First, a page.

May 2, 2016 7:13 am at 7:13 am #617649shmelkeeParticipant
What are the halachos regarding 1. singing and 2. playing music at a wedding or other simchah while observing the sefira. Is there any hetter of being mesameach chosson vkallah with singing or playing music?
I am not talking about a case where it is the performers parnassa, but rather in a case where it is being done for free as a favor.
If muttar, would it also be permissible to practice beforehand with music?
Please bring sources if possible .
Thank you.May 2, 2016 11:46 am at 11:46 am #1150139Shopping613 🌠Participant
Uh…there aren’t weddings during sefirahMay 2, 2016 12:35 pm at 12:35 pm #1150140WolfishMusingsParticipant
Uh…there aren’t weddings during sefirah
Sure there are. You could be observing one half of sefirah and the bride and groom the other half with the wedding occurring during the non-overlapping portion.
To the best of my knowledge, there is no issur on singing.
As for playing music, I would imagine it would be permitted, but I could be wrong on that. As always, AYLOR.
The WolfMay 2, 2016 2:37 pm at 2:37 pm #1150141The little I knowParticipant
As far as I know, the minhagim of when to observe the restrictions of sefira are not intended as the practice of aveilus. These minhagim are simply to make a remembrance of the talmidei Rabi Akiva whose deaths were the result of their failure at maintaining proper social relationships with each other – despite being talmidei chachomim. There is a powerful lesson in this. That is, without a single challenge, the most significant aspect of the restrictions of sefiras haomer. In order to make this mark, the chachomim enacted certain restrictions. One was the refraining from making weddings. The music thing is not one of their takanos. The Mishna Berura makes specific reference to ?????? ????????, which essentially refers to live music and dances. Recorded music is not part of that. It is common practice to refrain from recorded music, especially as the quality has improved to the point that one can conduct dancing with a DJ playing recorded music. Similarly, the slow music, like the nigunim of dveikus and hisorrerus would not be included. The presence of musical instruments is at the best, a secondary issue. Vocal presentations that are actually simcha-type nigunim that are realistic enough to make someone dance would likely be problematic in the spirit of the law.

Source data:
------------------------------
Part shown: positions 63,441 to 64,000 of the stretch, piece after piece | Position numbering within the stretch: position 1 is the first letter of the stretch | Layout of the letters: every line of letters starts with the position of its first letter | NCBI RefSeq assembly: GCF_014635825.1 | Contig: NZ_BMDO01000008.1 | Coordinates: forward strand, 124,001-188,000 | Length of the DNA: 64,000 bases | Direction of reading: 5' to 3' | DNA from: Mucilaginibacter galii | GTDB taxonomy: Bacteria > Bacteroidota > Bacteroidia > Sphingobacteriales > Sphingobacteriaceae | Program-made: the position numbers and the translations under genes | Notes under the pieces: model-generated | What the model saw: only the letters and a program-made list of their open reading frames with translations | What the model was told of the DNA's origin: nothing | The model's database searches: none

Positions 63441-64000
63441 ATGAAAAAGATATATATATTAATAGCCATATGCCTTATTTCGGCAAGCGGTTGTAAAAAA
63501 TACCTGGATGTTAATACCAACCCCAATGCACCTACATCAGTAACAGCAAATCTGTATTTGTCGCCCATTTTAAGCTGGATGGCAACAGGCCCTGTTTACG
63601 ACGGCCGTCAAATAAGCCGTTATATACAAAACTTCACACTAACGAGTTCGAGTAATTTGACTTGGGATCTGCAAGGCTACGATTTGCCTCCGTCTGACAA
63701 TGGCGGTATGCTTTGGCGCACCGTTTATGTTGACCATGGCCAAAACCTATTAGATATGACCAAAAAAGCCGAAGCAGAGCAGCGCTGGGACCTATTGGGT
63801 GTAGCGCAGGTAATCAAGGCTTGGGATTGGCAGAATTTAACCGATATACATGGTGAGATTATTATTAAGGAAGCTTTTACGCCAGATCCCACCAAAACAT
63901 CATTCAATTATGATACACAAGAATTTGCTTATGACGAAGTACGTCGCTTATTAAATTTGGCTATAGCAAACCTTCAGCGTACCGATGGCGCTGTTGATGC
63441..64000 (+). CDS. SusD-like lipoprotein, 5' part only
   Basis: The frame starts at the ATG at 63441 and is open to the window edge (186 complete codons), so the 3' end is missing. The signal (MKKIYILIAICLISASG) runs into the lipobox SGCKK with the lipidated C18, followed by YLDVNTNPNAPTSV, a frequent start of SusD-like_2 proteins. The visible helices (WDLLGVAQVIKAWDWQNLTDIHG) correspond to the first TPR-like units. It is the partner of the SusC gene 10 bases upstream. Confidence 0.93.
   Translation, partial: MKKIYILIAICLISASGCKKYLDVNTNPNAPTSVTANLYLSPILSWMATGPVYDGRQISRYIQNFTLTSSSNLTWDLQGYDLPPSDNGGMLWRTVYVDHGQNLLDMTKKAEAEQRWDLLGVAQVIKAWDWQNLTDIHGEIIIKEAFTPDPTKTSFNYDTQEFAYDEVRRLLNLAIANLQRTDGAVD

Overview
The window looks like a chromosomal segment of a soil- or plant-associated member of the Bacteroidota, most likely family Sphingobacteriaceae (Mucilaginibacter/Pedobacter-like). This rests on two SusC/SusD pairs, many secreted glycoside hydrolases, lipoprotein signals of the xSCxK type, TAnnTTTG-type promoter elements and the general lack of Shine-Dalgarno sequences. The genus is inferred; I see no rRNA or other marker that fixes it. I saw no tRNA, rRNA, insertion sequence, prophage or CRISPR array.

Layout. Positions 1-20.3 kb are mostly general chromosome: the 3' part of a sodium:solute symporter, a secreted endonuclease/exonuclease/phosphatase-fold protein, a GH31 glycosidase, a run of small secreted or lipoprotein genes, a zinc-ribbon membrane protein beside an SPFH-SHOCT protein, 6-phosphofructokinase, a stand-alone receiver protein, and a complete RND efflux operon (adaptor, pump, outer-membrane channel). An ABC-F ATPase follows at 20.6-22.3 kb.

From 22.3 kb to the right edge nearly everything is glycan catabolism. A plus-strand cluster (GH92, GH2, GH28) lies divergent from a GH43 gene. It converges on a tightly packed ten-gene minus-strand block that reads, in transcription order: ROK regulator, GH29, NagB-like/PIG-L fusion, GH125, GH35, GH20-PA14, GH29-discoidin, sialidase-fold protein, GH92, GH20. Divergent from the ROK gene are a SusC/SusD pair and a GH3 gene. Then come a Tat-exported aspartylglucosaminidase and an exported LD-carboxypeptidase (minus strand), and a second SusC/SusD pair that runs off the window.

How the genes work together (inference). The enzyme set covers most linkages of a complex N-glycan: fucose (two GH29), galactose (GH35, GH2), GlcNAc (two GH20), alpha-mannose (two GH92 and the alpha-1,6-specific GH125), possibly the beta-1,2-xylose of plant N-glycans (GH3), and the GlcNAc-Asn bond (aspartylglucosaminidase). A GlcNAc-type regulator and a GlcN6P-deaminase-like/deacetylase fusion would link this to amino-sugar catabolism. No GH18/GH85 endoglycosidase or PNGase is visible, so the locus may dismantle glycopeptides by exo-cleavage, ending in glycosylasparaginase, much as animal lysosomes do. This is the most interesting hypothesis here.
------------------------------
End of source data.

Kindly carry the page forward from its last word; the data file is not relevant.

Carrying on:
I do wish there was more preoccupation with the matters of tikun hamidos that needs to characterize sefiras haomer, with the inherent preparation for Kabolas Hatorah. The issues with music are a far second to the preparation for Kabolas Hatorah.
An addition, if one follows the minhag of the Ram”o (s’iff 3) who describes the “second minhag” in which the time range for these restrictions goes from Rosh Chodesh Iyar, one may attend a chasunah that is made by someone who follows the “first minhag” that extends only until Lag baomer, and vice versa. It is about making the remembrance, not living in aveilus.May 2, 2016 2:43 pm at 2:43 pm #1150142Sam2Participant
shmelkee: R’ Moshe famously is Mattir it in OC 1:167 (give or take). Others argue.May 2, 2016 2:50 pm at 2:50 pm #1150143DaMosheParticipant
When I was in Darchei Torah, R’ Yaakov Reisman (Rav of the Agudah of Long Island) gave a shiur on this topic. The son of a Rebbe had gotten engaged during the beginning of sefirah (before Rosh Chodesh), and a vort was held at the yeshiva for him, with music. The shiur was to explain how to deal with such a situation.
R’ Reisman told us that if there is a wedding, there is a mitzvah to be misameach the new couple, so dancing is allowed, as the mitzvah overrides the minhag of refraining from dancing during sefirah. However, if it was just an engagement, or a bar mitzvah, one should not dance, as it isn’t a special mitzvah to be misameach anyone.May 2, 2016 3:51 pm at 3:51 pm #1150144☕ DaasYochid ☕Participant
As far as I know, the minhagim of when to observe the restrictions of sefira are not intended as the practice of aveilus.
Source? ???? (in ??”?) says it is aveilus.
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